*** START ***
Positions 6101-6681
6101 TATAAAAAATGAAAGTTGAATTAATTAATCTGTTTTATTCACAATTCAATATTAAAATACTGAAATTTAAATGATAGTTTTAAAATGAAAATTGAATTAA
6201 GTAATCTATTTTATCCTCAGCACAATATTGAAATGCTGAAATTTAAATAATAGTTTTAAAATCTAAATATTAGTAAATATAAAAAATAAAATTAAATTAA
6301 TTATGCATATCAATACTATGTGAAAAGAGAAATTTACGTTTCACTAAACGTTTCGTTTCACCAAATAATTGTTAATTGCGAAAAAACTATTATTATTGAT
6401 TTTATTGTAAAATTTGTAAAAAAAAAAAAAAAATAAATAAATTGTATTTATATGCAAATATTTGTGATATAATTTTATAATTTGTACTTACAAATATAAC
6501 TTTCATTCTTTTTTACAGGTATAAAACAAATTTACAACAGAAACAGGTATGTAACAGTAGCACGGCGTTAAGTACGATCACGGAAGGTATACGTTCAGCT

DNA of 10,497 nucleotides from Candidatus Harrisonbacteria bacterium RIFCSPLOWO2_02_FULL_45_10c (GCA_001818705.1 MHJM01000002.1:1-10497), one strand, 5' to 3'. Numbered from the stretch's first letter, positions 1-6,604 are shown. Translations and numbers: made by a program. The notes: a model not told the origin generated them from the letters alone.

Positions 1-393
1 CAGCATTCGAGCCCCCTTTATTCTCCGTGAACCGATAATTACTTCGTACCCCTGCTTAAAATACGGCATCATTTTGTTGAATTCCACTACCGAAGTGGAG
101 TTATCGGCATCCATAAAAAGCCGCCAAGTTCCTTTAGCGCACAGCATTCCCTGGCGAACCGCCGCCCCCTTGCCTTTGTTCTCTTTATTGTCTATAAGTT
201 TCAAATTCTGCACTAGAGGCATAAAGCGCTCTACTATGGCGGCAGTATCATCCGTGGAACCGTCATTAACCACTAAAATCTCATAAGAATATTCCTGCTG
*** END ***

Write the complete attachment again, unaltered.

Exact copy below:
Positions 6101-6681
6101 TATAAAAAATGAAAGTTGAATTAATTAATCTGTTTTATTCACAATTCAATATTAAAATACTGAAATTTAAATGATAGTTTTAAAATGAAAATTGAATTAA
6201 GTAATCTATTTTATCCTCAGCACAATATTGAAATGCTGAAATTTAAATAATAGTTTTAAAATCTAAATATTAGTAAATATAAAAAATAAAATTAAATTAA
6301 TTATGCATATCAATACTATGTGAAAAGAGAAATTTACGTTTCACTAAACGTTTCGTTTCACCAAATAATTGTTAATTGCGAAAAAACTATTATTATTGAT
6401 TTTATTGTAAAATTTGTAAAAAAAAAAAAAAAATAAATAAATTGTATTTATATGCAAATATTTGTGATATAATTTTATAATTTGTACTTACAAATATAAC
6501 TTTCATTCTTTTTTACAGGTATAAAACAAATTTACAACAGAAACAGGTATGTAACAGTAGCACGGCGTTAAGTACGATCACGGAAGGTATACGTTCAGCT

DNA of 10,497 nucleotides from Candidatus Harrisonbacteria bacterium RIFCSPLOWO2_02_FULL_45_10c (GCA_001818705.1 MHJM01000002.1:1-10497), one strand, 5' to 3'. Numbered from the stretch's first letter, positions 1-6,604 are shown. Translations and numbers: made by a program. The notes: a model not told the origin generated them from the letters alone.

Positions 1-393
1 CAGCATTCGAGCCCCCTTTATTCTCCGTGAACCGATAATTACTTCGTACCCCTGCTTAAAATACGGCATCATTTTGTTGAATTCCACTACCGAAGTGGAG
101 TTATCGGCATCCATAAAAAGCCGCCAAGTTCCTTTAGCGCACAGCATTCCCTGGCGAACCGCCGCCCCCTTGCCTTTGTTCTCTTTATTGTCTATAAGTT
201 TCAAATTCTGCACTAGAGGCATAAAGCGCTCTACTATGGCGGCAGTATCATCCGTGGAACCGTCATTAACCACTAAAATCTCATAAGAATATTCCTGCTG